American Heritage® Dictionary of the English Language, Fourth Edition
- n. One that pokes, especially a metal rod used to stir a fire.
- n. Any of various card games played by two or more players who bet on the value of their hands.
Century Dictionary and Cyclopedia
- n. One who or that which pokes.
- n. An iron or steel bar or rod used in poking or stirring a fire.
- n. A small stick or iron used for setting the plaits of ruffs; a poking-stick.
- n. An iron instrument used for driving hoops on masts. It has a flat foot at one end and a round knob at the other.
- n. Any frightful object; a bugbear.
- n. A game of cards played by two or more persons with a full pack of fifty-two cards, which rank as in whist. After each player has deposited an ante or preliminary bet in the pool, hands of five cards are dealt. Any player not satisfied can demand in place of from one to five cards in his hand as many new ones from the undealt part of the pack; the eldest hand must then deposit an additional bet in the pool or withdraw from the game, the second hand having then the privilege of betting higher, or calling (that is, merely equaling the bet and demanding a snow of hands), or retiring, and so on all around. If all the players but one retire, that one takes the pool; if a player calls the bet, those who follow him may bet the same amount, and the highest hand wins the pool. The hands rank as follows. beginning with the lowest: the highest card in any hand; one pair; two pairs; three of the same denomination; a “straight” —a sequence of five cards not of the same suit (sometimes omitted); a flush—five cards of the same suit not in sequence; a full—three cards of the same denomination and a pair; four cards of the same denomination; and a straight flush—a sequence of five cards of the same suit. There are varieties of the game known as whisky-poker, straight poker, etc.
- n. One of various kinds of wild ducks, especially the pochard.
- n. In cotton manufacturing, a vertical rod or rack which sustains and gives motion to the bobbin or ring-rail of a roving or ring-spinning machine; also, a rod with similar functions in other machines: sometimes called a lifting-poker.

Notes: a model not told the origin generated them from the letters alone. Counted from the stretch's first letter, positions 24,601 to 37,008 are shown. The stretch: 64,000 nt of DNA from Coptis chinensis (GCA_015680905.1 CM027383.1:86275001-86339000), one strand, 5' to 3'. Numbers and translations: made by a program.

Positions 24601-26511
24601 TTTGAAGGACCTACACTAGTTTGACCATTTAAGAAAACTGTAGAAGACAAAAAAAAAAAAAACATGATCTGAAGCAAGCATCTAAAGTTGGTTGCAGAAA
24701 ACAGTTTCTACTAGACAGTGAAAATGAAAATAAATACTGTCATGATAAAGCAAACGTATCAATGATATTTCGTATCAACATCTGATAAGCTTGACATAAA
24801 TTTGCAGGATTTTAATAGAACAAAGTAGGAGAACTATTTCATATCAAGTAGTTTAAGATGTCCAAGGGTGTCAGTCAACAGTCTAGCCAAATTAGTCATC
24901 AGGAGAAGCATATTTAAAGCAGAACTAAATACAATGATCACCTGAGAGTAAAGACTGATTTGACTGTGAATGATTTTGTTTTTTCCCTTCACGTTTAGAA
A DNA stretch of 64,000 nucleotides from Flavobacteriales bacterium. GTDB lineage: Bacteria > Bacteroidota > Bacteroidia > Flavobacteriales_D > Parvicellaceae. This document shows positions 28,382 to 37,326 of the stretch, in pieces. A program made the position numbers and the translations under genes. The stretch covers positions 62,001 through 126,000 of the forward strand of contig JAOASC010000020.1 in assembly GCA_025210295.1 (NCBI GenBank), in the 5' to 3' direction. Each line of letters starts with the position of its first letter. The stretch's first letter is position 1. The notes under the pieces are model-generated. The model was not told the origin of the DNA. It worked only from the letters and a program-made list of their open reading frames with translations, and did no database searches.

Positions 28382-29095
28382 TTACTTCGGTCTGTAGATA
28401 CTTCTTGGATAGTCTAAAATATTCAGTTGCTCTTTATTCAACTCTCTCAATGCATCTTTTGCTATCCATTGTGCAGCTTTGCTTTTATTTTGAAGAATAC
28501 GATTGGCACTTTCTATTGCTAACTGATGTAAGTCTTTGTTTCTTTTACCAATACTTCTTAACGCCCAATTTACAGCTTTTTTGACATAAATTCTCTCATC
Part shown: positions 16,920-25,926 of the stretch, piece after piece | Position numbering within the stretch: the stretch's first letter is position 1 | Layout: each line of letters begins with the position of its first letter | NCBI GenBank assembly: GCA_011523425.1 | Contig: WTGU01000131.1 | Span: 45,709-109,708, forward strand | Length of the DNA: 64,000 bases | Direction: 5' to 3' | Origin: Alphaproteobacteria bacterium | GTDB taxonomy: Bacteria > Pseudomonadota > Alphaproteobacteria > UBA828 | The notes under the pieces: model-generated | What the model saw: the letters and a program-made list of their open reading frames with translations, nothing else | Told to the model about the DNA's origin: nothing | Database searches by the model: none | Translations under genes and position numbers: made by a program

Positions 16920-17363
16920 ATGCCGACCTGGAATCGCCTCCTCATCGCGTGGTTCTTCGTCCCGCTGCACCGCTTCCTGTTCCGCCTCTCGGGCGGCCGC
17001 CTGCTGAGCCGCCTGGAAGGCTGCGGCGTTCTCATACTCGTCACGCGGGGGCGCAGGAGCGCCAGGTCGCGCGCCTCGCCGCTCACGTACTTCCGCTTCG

- n. poker All the four cards of the same rank.
- n. One who pokes.
- n. US, colloquial Any imagined frightful object, especially one supposed to haunt the darkness; a bugbear.
GNU Webster's 1913
- n. One who pokes.
- n. That which pokes or is used in poking, especially a metal bar or rod used in stirring a fire of coals.
- n. A poking-stick.
- n. (Zoöl.), Prov. Eng. The poachard.
- n. A game at cards derived from brag, and first played about 1835 in the Southwestern United States.
- n. Colloq. U. S. Any imagined frightful object, especially one supposed to haunt the darkness; a bugbear.
- n. any of various card games in which players bet that they hold the highest-ranking hand
- n. fire iron consisting of a metal rod with a handle; used to stir a fire
- Compare Danish pokker ("the deuce, devil"), and English puck. (Wiktionary)
- Origin unknown. (American Heritage® Dictionary of the English Language, Fourth Edition)
“Playing hands from early position in poker is a good way to mix up your play, and that in turn helps construct an volatile image for yourself.”
“Watching poker is shorthand for irresponsible and broke.”
“One variation of the Omaha poker is the Omaha Hi/Lo, which is quite the rage in the United States.”
“Unlike checkers, the key to poker is to predict whether other players are bluffing.”
“Online poker is usually a more difficult game to beat than playing in a card room or poker room.”
“Omaha poker is very much similar to another type of poker, the Texas Holdem.”
“The tremendous growth in poker has been due rank amateur players winning the most prestigious tournaments in the world.”
“Like any other gambling activity, poker is one game that promises excitement and thrills.”
“Also, I'm not sure it's proven that poker is well-ordered.”
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